|Monday, April 24, 2006||ISSUE #406|
Weekly Comments: Wild West returns to Oklahoma
#406, April 24, 2006
CLAREMORE, Okla.: I came to Oklahoma looking for cheap gasoline, and word must have got out about the visit because in the last couple of weeks they raised the price thirty cents. So stay where you are; it sho' don't pay to drive 500 miles to save a nickel.
The President must have read my little joke last week about Frank Phillips saying the oil men were going to Washington to draw up a code of ethics. This week he's appointing a commission to look into the oil pricing scheme. He wants them to investigate why every time a new car is sold in Shanghai, gas goes up ten cents in Tulsa. It's like a riddle: China buys more cars, gas prices go up; Americans buy fewer cars, and gas prices still go up.
Whether the Toyota is bought in Beijing or Baltimore, it's paid for with American dollars. Only difference is China pays for it in cash.
During the Great Depression, I made a comment in a 1931 radio address that gets quoted fairly often, "We'll hold the distinction of being the only nation in the history of the world to go to the poor house in an automobile." Today, you might go in your automobile, but if you can't afford gas you'll have to get somebody to push it. (More below)
The main reason I came to Claremore, along with over 300 other folks, was for the "Will Rogers Wild West International Expo Convention-Competition". It may not be the biggest gathering ever held in Oklahoma but it is the longest named. About 30 states were represented, and several countries. Trick roping, trick riding, gun spinning, knife throwing, mounted shooting, and whip cracking were major draws. Ben Hughes of Tasmania, Australia, won the whip cracking, Doug Smith of Ohio won the Texas Skip, and Charles Keyes of Wisconsin set a new record for the biggest loop with 107 feet of rope. There were plenty of the old masters present to compete and help teach the youngsters. I'll tell you more about other competitions next week, along with solutions to the fuel supply and Claremore's problem with railroad grade crossings.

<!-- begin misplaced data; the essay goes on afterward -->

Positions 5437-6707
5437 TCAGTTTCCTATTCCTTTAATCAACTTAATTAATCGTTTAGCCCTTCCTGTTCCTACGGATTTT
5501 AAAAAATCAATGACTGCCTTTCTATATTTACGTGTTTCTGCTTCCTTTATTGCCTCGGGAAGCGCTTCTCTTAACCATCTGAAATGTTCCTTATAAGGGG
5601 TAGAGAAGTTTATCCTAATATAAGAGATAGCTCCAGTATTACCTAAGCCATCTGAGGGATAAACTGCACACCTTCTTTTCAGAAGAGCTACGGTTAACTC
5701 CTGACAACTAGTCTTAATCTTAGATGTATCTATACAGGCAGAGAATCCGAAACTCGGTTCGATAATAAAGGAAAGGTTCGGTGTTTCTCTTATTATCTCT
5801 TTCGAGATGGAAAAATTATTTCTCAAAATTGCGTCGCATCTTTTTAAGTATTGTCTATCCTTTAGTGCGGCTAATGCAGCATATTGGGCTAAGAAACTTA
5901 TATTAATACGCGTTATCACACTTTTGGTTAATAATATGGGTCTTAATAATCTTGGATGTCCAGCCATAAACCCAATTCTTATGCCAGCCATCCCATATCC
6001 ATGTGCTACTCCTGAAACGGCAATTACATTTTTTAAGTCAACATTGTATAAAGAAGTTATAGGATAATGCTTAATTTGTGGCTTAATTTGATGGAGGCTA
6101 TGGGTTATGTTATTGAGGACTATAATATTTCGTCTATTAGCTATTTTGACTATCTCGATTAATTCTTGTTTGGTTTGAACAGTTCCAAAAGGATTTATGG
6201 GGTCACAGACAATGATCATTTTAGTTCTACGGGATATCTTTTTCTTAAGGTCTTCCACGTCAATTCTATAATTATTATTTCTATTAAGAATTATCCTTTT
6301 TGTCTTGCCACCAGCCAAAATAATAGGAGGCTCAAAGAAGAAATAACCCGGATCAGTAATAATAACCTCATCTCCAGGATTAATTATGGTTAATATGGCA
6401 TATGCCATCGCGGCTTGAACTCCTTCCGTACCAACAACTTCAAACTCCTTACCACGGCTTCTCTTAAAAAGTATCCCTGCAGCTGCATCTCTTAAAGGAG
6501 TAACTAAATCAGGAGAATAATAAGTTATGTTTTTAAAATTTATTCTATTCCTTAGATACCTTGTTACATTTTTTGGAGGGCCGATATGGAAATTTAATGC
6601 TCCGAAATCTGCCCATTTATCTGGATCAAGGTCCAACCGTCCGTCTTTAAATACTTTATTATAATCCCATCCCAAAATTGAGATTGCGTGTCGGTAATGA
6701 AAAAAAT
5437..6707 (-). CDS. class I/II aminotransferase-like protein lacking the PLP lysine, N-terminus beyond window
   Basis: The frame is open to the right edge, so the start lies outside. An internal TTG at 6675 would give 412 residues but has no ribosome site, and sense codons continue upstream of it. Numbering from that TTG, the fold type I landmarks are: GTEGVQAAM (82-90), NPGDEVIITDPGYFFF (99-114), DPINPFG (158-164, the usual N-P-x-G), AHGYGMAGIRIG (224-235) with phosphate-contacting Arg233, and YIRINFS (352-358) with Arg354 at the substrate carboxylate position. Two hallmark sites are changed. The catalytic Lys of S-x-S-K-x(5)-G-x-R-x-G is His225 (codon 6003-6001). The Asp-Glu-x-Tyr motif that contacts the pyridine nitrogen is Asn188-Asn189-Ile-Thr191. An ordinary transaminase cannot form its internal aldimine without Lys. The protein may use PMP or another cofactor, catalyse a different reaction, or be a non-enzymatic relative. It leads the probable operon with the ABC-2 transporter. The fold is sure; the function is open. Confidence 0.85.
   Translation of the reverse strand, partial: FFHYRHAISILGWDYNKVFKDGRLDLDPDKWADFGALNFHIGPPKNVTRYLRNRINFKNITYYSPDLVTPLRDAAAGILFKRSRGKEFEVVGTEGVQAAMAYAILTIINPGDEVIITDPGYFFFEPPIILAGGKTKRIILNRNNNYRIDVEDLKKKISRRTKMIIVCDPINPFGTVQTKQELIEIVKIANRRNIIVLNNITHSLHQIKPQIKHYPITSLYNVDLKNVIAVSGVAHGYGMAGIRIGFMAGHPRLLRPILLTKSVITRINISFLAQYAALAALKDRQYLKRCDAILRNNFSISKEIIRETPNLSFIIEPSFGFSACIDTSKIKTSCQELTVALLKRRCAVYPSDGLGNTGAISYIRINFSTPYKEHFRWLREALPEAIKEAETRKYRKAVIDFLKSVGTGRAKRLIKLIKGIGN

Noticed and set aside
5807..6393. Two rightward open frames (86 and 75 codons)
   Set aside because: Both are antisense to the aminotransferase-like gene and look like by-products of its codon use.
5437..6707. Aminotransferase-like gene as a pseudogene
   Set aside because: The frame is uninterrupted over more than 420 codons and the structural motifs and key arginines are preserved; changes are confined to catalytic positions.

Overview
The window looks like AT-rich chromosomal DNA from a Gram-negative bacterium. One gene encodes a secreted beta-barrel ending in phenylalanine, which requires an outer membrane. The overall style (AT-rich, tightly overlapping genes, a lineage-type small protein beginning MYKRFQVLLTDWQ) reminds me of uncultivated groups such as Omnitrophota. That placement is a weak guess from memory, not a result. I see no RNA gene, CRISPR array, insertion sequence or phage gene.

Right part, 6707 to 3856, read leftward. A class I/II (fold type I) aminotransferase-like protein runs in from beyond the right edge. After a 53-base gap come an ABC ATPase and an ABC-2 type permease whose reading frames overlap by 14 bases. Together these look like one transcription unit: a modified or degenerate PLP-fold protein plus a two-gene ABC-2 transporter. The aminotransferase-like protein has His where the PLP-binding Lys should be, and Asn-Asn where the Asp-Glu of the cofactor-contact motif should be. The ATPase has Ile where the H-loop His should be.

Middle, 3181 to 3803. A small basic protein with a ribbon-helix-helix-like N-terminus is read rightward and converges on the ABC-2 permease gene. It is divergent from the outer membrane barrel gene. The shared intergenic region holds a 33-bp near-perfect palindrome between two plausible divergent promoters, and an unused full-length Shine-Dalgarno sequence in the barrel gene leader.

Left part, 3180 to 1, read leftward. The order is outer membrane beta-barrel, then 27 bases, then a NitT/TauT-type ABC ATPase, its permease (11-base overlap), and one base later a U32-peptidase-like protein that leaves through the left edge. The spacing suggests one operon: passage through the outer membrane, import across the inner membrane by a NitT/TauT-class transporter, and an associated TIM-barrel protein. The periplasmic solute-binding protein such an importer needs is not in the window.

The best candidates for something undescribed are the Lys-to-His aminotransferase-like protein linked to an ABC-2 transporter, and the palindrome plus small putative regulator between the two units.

I also wanted to try my hand at rain-making. This part of the country is in a 5-year drought equal to the one in the early 1930s that led to the Dust Bowl. The only reason you don't see dust blowing to the East Coast is they have learned to not plow up the land like they used to. And there's more land planted in grass for cattle.
Lakes and ponds are low, some are dry. If you're wondering if I brought any rain, no, just a light shower today. Maybe enough to fill a few mud puddles and give the grass a slight boost, but no relief to the farmer.
Historic quotes from Will Rogers:
"They sent the Indians to Oklahoma. They had a treaty that said, "You shall have this land as long as grass grows and water flows." It looked like a good treaty, and it was till they struck oil. Then the Government took it away from us again. They said "The treaty only refers to Water and Grass; it don't say anything about oil." WA #267, Feb. 5, 1928
"Now they have moved the Indians [again] and they settled the whole thing by putting them on land where the grass won't grow and the water won't flow." Radio, April 27, 1930
4779 Baldwin Road
Hilliard, Ohio 43026
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